Angels' Town is an ethnography of a Latino/a community just outside Chicago whereCintron's family lived while he was in graduate school. In both its style and political commitment, this ethnography follows from Michel de Certeau's understanding of everyday practices. Like de Certeau, Cintron sees everyday practices as rhetorical performancesthrough which people struggle over identity and power. From this perspective, written and oral language are one more everyday social practice like the Thumper and Too Low Flow cars, gang hand signals, a young boy's bedroom wall decorations, and the layout of city streets Cintron discusses"ÃÂthe bread and butter of cultural analysis.
Cintron calls his work an ethnography of the "rhetorics of public culture . . . the structured contentiousness that organizes, albeit fleetingly, a community or a culture"ÃÂ (x). His interest in structured contentiousness leads him to organize his story around the question "How does one create respect under conditions of little or no respect?"ÃÂ Three of the central chapters tell the stories of individual people struggling to construct identities and garner respect through everyday semiotic practices.
But the stories of these people are not primarily opportunities for explicit theorizing. Rather, in these chapters as throughout the book, the theoretical issues that drive the analysis are implied through metaphors that emerge from the fieldsite. For example, in a chap- ter about the elderly immigrant nicknamed Don Angel with whom he lived during his fieldwork, Cintron dwells on Don Angel's mastery of alburs. Alburs is a highly stylized verbal play that turns on sexual and scatological puns, some of them extremely intricate and subtle. Don Angel does not read or write English and is looked down on in the community as too traditional. But this "illiterate"ÃÂ immigrant regularly demonstrates his wit and verbal power in the game of alburs, which he plays with Cintron and his research assistants as well as with others in the neighborhood.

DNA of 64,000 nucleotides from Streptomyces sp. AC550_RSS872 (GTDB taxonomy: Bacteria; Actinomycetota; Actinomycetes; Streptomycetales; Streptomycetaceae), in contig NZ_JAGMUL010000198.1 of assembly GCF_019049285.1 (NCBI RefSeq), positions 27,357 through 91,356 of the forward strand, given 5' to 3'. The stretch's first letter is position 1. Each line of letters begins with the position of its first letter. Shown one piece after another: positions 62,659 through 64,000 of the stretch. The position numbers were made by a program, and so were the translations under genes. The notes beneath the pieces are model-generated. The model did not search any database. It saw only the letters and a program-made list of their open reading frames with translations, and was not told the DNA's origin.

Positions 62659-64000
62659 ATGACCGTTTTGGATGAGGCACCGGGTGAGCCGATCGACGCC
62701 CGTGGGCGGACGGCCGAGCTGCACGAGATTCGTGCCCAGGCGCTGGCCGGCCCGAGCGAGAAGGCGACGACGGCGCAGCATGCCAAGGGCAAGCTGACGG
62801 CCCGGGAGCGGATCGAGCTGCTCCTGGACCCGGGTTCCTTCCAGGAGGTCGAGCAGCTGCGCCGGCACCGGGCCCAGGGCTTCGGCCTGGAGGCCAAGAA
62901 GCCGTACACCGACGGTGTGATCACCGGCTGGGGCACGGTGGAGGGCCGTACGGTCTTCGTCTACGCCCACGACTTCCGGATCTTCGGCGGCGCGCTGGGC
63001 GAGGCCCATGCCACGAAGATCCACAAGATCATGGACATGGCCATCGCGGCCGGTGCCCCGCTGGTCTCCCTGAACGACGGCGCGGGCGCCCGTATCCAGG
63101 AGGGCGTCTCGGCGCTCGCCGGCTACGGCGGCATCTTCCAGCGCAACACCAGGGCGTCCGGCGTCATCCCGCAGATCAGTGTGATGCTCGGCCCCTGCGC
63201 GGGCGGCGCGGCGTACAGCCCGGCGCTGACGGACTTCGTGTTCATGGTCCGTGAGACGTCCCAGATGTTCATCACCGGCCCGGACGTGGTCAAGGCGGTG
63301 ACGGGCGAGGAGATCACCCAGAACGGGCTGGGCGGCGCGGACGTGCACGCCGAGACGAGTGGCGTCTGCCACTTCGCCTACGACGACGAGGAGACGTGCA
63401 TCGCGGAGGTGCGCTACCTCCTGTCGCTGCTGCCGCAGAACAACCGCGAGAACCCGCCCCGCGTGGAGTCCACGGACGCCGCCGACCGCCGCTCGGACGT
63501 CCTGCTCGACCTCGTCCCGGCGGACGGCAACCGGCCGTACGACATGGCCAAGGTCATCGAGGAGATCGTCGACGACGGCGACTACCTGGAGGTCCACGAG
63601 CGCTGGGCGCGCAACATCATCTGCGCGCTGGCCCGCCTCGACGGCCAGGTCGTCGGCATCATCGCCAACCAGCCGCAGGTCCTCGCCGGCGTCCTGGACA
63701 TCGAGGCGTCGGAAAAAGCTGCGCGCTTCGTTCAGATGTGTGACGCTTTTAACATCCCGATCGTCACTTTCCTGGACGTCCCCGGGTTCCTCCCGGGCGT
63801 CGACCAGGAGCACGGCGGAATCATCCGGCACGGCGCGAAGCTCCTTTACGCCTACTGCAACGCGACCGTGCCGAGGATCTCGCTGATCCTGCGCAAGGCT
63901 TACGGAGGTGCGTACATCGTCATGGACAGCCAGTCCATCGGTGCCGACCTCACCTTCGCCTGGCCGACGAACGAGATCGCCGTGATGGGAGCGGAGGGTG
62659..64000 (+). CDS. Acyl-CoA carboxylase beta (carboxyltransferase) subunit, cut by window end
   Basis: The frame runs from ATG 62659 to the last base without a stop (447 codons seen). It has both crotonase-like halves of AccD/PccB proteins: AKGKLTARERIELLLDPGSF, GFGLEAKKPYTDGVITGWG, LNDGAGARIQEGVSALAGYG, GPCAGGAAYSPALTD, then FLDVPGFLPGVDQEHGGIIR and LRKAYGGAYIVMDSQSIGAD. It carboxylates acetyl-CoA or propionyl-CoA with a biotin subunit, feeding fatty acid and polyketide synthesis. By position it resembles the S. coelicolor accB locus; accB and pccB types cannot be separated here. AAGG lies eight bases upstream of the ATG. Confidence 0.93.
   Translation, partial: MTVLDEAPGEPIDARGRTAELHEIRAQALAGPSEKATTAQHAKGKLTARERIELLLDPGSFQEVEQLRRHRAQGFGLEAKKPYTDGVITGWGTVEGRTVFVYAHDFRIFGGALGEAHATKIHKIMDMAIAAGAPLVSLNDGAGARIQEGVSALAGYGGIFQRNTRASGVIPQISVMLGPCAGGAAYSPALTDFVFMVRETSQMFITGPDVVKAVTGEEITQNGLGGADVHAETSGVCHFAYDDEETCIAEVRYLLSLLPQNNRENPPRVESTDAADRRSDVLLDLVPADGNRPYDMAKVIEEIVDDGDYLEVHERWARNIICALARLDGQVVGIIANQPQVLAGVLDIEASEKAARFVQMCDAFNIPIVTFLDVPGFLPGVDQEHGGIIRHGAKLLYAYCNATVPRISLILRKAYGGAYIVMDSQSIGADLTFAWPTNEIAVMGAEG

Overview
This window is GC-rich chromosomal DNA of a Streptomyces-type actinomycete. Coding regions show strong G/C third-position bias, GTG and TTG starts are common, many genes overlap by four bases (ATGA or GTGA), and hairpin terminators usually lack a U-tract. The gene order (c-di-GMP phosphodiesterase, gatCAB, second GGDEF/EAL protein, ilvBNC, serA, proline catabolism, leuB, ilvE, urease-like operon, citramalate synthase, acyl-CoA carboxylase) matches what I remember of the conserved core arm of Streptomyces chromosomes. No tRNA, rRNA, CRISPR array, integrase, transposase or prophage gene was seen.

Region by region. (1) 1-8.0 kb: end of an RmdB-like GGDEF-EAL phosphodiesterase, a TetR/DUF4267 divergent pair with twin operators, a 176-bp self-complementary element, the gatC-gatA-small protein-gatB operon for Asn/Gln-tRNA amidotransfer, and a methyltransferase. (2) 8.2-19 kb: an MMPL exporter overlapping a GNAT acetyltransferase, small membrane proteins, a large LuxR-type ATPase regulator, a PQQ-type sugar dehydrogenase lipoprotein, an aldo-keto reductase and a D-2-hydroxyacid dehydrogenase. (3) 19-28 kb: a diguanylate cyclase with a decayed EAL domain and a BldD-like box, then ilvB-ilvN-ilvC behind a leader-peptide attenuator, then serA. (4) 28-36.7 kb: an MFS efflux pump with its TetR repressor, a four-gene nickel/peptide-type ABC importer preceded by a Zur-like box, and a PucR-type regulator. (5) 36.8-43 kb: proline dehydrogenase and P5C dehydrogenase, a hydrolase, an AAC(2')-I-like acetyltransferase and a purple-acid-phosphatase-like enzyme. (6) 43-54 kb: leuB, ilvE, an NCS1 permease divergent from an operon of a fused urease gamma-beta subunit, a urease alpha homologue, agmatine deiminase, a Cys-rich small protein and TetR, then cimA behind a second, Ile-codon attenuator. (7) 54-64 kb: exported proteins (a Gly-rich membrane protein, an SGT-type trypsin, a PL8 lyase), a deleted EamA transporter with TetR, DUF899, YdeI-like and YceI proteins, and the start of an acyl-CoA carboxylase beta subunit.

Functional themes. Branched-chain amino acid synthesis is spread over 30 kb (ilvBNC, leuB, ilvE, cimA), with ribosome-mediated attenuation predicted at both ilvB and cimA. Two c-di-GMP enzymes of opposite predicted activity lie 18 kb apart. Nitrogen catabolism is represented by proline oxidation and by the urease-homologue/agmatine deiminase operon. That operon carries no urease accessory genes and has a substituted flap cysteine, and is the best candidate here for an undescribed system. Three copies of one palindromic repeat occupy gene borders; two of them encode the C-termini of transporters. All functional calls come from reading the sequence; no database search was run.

Alburs works by maintaining a coherent conversation about a conventional topic, but constantly undercutting the normative meanings with disruptive puns that run beneath the semantic surface. This model of a disruptive and resistant discourse that is parasitic on the normative provides Cintron the metaphor for Don Angel's relationship to state power and its official discourse. Cintron reads the rhetoric of identity cards, work permits, and application forms against Don Angel's collection of "official"ÃÂ identities, complete with birth certificates and the associated papers, which he uses as he needs them. As in alburs, Don Angel shifts identities tactically to undermine the control and stability of the normative order. Cintron then uses this model of a disruptive discourse, which runs against the normative but which also depends on it, as the vehicle for describing other scenes in which Angels' Town residents struggle for respect: the images of power and technology plastered on fourteen-year-old Valerio's bedroom walls; the excessively loud or exotic cars owned by young men in the neighborhood; the complex iconography of gang tags.